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Paul McCartney reveals his secret songwriting tips

As one half of arguably the greatest writing partnership in the history of recorded music, when Paul McCartney offers songwriting advice, you bloody well take it. More often than not, songwriters are remarkably coy about their craft, preferring to keep the secret to their success under lock and key, perhaps out of fear that they’ll be usurped by some guitar-clad youngster on the hunt for a hit. Paul McCartney, however, is more than open to the idea of sharing some of the tricks of the trade. Let’s look at some of his best advice for songwriters.

McCartney is incredibly pragmatic about the art of songwriting. For him, it’s all about getting stuff done. People who write music often like nothing more than leaving a song to simmer gently while they go off and do other things, believing that, with time, the song will reveal itself to them. In McCartney’s view, this is a very bad move.

As he suggests, leaving songs on the back burner gives you time to plant those seeds of self-doubt, which, by the time you’ve gone to pick up the guitar and have another bash, have blossomed into established creative blocks. To avoid this, it’s best to not be too interior about one’s songwriting. “I don’t think about what I’m writing about, it spoils the magic for me,” McCartney begins. “So I don’t often come to writing a song with much of an idea; maybe a title, maybe just a phrase, or just a thought I’ve had.”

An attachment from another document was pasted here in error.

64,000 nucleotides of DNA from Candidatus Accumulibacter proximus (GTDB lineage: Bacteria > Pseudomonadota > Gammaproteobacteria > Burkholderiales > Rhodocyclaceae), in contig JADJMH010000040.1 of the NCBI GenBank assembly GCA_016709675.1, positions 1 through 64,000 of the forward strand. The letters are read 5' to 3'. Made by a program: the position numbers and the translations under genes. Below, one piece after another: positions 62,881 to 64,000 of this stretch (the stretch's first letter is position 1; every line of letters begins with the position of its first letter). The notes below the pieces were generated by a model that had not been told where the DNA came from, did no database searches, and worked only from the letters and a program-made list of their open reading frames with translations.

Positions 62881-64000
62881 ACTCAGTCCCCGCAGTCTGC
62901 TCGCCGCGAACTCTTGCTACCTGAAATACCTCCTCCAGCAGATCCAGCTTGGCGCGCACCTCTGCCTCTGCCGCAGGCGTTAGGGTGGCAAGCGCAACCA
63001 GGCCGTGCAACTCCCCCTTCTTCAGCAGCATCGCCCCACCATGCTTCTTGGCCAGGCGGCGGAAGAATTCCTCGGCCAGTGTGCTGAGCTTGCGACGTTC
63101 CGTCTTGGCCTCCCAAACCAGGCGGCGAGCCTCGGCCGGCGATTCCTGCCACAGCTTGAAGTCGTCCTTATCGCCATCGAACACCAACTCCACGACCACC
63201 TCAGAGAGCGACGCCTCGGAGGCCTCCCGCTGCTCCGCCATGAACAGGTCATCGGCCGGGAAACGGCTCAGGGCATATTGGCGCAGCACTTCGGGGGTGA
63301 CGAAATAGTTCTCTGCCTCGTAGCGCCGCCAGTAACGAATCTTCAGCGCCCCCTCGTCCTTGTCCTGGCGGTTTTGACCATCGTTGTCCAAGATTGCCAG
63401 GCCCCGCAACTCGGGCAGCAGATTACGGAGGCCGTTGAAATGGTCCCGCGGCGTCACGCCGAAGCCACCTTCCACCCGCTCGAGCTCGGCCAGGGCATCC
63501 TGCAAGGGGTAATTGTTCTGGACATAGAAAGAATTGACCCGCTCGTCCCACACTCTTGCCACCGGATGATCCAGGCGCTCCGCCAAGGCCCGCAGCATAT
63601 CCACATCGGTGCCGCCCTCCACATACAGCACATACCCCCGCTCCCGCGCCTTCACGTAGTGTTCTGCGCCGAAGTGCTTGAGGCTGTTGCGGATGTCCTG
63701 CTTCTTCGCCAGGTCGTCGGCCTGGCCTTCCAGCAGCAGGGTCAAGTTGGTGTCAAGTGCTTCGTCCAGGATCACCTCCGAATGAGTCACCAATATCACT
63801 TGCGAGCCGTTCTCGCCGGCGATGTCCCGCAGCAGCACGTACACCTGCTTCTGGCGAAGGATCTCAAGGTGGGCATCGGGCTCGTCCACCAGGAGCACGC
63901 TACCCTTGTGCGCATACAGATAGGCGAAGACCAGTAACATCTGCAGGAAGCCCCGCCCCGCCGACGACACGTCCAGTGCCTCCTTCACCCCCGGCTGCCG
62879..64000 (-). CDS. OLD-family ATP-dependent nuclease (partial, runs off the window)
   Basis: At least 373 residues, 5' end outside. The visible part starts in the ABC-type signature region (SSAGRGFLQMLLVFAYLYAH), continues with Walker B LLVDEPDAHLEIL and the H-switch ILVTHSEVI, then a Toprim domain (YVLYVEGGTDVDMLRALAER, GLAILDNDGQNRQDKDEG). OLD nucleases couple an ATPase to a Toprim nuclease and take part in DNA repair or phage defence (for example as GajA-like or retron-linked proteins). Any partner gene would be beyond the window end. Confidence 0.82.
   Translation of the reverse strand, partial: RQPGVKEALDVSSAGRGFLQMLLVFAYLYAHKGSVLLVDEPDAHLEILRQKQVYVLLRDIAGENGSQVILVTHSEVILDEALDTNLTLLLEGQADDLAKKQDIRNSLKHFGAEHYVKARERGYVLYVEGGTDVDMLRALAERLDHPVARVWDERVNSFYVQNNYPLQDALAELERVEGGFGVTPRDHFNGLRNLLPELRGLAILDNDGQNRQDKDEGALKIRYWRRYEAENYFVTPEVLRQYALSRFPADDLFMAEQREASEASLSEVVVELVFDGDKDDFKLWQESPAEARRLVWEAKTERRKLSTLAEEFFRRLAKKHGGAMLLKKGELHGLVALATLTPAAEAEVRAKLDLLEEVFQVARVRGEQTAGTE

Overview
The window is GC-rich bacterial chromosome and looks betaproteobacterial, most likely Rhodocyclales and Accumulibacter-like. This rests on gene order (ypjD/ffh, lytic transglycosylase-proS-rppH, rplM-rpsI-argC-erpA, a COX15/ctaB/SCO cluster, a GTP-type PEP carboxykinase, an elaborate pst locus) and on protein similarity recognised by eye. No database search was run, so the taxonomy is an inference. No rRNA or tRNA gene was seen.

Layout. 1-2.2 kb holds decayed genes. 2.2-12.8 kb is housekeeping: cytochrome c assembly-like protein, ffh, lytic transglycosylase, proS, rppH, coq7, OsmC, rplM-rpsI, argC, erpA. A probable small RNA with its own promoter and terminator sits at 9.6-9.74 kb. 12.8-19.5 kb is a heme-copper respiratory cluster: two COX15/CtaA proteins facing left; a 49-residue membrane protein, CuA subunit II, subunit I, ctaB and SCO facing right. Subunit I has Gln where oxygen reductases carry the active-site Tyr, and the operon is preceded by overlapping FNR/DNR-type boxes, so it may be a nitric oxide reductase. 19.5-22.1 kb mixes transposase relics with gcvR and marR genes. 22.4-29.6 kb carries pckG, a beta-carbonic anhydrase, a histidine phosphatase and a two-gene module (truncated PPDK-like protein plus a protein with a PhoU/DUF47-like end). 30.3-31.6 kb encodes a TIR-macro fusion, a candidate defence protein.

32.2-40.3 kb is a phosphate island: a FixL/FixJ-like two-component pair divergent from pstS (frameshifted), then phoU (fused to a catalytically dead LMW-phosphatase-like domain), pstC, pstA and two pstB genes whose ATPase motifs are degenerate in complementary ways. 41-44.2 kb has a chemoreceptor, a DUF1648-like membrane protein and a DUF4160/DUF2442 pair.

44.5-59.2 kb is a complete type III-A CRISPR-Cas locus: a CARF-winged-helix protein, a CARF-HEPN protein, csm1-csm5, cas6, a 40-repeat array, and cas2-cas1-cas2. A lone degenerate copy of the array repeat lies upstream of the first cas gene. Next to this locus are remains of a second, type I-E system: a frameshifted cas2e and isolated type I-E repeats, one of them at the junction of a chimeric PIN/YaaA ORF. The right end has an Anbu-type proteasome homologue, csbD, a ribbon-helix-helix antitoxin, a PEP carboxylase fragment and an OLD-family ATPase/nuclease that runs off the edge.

Sitting down with no clear roadmap might seem like a frightening prospect, but in reality, it makes the songwriting process a good deal less stressful. By going into a writing session with an open mind, McCartney implies, you’re going to open yourself up to the idea of embracing new chord changes and lyrics that you would otherwise have ignored if you happened to have your heart set on a pre-established idea. McCartney encapsulates this idea when he says that, if there is a method to songwriting, then it’s about “not having a method.”

“Usually I’ll sit down and I’ll start something I fancy doing, you know, either a key that I fancy playing around in – [on guitar] or on piano – and I see where I go to first, I just see where I go first, just see where it leads me. It’s how we always did it,” McCartney continues. “I would sit down with John and we just sort of follow this road.”

But while driving without a map is much more creatively stimulating, it can also be exhausting work. That’s why McCartney suggests getting the skeleton of a full song – lyrics and all – written down before you decide to pack it in for the day. “Try and get to the end in one go, and it’s normally, then, pretty much written,” he says. “You may then look at it and go ‘oh that lines a bit ropey’. If you’re lucky, more often than not, you find that you’ve just sort of done it.”

Make sure you check out the full interview in which Paul McCartney breaks down his songcraft below. It’s well worth your time.